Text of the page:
The thyroid gland requires a small amount of iodine to function properly, but too much iodine will cause it to stop releasing excess hormones. Iodine treatment is therefore an option, but is only appropriate for short-term use or to bring hyperthyroidism under control quickly (for instance, to bring thyroid storm under control).
Low levels of radioactive iodine can be used to destroy some of the thyroid gland, enough to bring hyperthyroidism under control. However, if too much of the thyroid is destroyed, the result is hypothyroidism. If this occurs, it is likely that you will need to take a thyroid hormone replacement regularly in order to treat the hypothyroidism.
Radioactive iodine is used at low enough levels so that no damage is caused to the rest of the body. It isn't given to pregnant women, as the radioactive iodine can destroy the fetus's thyroid gland.
Oral medication (propylthiouracil or methimazole) can usually bring hyperthyroidism under control within 6 weeks to 3 months. Larger doses will work more quickly, but may increase the risk of side effects such as skin rashes, nausea, loss of taste, and very rarely, suppression of blood cell production in the bone marrow and liver injury. These side effects usually go away when you stop taking medication.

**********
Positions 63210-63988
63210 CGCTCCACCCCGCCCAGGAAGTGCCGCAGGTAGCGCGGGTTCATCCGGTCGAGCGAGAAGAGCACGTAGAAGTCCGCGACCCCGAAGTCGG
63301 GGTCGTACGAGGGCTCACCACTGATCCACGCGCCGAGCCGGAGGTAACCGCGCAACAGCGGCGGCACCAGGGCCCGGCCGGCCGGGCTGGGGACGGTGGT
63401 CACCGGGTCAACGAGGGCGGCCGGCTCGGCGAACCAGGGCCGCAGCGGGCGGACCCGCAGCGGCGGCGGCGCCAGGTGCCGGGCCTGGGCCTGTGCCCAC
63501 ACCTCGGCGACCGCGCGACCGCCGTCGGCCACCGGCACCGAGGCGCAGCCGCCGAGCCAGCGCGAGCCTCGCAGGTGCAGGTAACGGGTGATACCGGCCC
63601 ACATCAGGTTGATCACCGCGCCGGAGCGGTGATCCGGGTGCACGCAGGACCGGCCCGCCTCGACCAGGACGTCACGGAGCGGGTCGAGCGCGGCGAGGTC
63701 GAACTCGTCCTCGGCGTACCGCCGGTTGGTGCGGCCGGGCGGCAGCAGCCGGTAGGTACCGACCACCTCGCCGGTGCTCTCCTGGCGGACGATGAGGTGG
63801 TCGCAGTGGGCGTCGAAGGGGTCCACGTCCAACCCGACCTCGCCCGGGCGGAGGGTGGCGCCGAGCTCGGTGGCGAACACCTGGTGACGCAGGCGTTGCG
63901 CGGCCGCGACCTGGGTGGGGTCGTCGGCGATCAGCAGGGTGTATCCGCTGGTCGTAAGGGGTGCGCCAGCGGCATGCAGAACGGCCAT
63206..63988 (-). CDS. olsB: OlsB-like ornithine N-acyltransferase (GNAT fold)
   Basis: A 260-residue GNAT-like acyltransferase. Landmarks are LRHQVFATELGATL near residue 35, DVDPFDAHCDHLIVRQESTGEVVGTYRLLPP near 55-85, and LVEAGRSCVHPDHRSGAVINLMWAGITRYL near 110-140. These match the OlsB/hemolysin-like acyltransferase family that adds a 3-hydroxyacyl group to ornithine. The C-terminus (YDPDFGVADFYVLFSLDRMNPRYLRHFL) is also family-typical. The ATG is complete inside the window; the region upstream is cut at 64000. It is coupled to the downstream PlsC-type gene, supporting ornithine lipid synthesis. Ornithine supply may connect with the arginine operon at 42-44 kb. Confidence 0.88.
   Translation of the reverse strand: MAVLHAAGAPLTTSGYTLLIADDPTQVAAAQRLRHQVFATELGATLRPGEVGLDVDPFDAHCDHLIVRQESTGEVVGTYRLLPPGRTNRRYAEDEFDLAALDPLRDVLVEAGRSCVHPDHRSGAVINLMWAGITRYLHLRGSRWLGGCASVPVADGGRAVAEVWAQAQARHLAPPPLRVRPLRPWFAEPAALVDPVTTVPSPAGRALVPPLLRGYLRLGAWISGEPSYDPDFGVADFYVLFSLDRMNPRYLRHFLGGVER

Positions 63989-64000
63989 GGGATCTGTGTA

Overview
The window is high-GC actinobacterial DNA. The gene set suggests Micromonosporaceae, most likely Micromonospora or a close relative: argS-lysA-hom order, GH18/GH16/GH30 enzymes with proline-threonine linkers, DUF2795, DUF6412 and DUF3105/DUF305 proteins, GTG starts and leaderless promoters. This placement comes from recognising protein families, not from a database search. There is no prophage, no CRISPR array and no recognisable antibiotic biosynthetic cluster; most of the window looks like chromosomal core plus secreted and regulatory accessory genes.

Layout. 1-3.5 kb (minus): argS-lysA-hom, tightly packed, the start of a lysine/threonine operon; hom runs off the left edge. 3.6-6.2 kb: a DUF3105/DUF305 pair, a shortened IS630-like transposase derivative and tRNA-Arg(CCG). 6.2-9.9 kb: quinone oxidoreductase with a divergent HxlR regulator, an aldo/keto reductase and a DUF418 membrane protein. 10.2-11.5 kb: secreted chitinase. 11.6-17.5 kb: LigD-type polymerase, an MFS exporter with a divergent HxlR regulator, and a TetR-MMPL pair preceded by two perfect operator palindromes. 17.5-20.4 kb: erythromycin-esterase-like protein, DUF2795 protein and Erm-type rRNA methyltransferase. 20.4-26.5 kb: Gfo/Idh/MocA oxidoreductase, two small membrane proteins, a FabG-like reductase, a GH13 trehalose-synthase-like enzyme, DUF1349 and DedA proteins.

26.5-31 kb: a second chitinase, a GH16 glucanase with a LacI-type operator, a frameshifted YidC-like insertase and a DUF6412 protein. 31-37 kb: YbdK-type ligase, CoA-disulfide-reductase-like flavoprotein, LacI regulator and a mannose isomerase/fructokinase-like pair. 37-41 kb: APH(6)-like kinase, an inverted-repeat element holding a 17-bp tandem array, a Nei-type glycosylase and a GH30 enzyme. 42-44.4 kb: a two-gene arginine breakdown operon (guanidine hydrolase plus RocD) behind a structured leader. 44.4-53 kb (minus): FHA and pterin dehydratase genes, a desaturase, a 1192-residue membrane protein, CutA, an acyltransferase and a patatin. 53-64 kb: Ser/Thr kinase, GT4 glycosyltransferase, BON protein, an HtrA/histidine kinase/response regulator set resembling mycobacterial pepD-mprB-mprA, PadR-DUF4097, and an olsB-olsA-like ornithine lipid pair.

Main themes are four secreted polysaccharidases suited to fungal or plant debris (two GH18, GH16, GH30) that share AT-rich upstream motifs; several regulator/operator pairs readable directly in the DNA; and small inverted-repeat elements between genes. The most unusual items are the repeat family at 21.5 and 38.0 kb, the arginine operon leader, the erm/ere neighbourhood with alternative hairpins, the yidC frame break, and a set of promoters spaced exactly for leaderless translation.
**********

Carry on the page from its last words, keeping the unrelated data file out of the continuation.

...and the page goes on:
Symptoms of hyperthyroidism such as shakiness, increased heart rate, anxiety, and nervousness can be controlled by beta-blocker medications such as propranolol. However, these medications do not directly affect thyroid function.
Surgical removal of the thyroid (called thyroidectomy) may be necessary in rare cases. This usually leads to hypothyroidism, which must then be treated with thyroid hormone replacement for the rest of a person's life.
*All medications have both common (generic) and brand names. The brand name is what a specific manufacturer calls the product (e.g., Tylenol®). The common name is the medical name for the medication (e.g., acetaminophen). A medication may have many brand names, but only one common name. This article lists medications by their common names. For information on a given medication, check our Drug Information database. For more information on brand names, speak with your doctor or pharmacist.
All material copyright MediResource Inc. 1996 – 2017. Terms and conditions of use. The contents herein are for informational purposes only. Always seek the advice of your physician or other qualified health provider with any questions you may have regarding a medical condition. Source: www.medbroadcast.com/condition/getcondition/Hyperthyroidism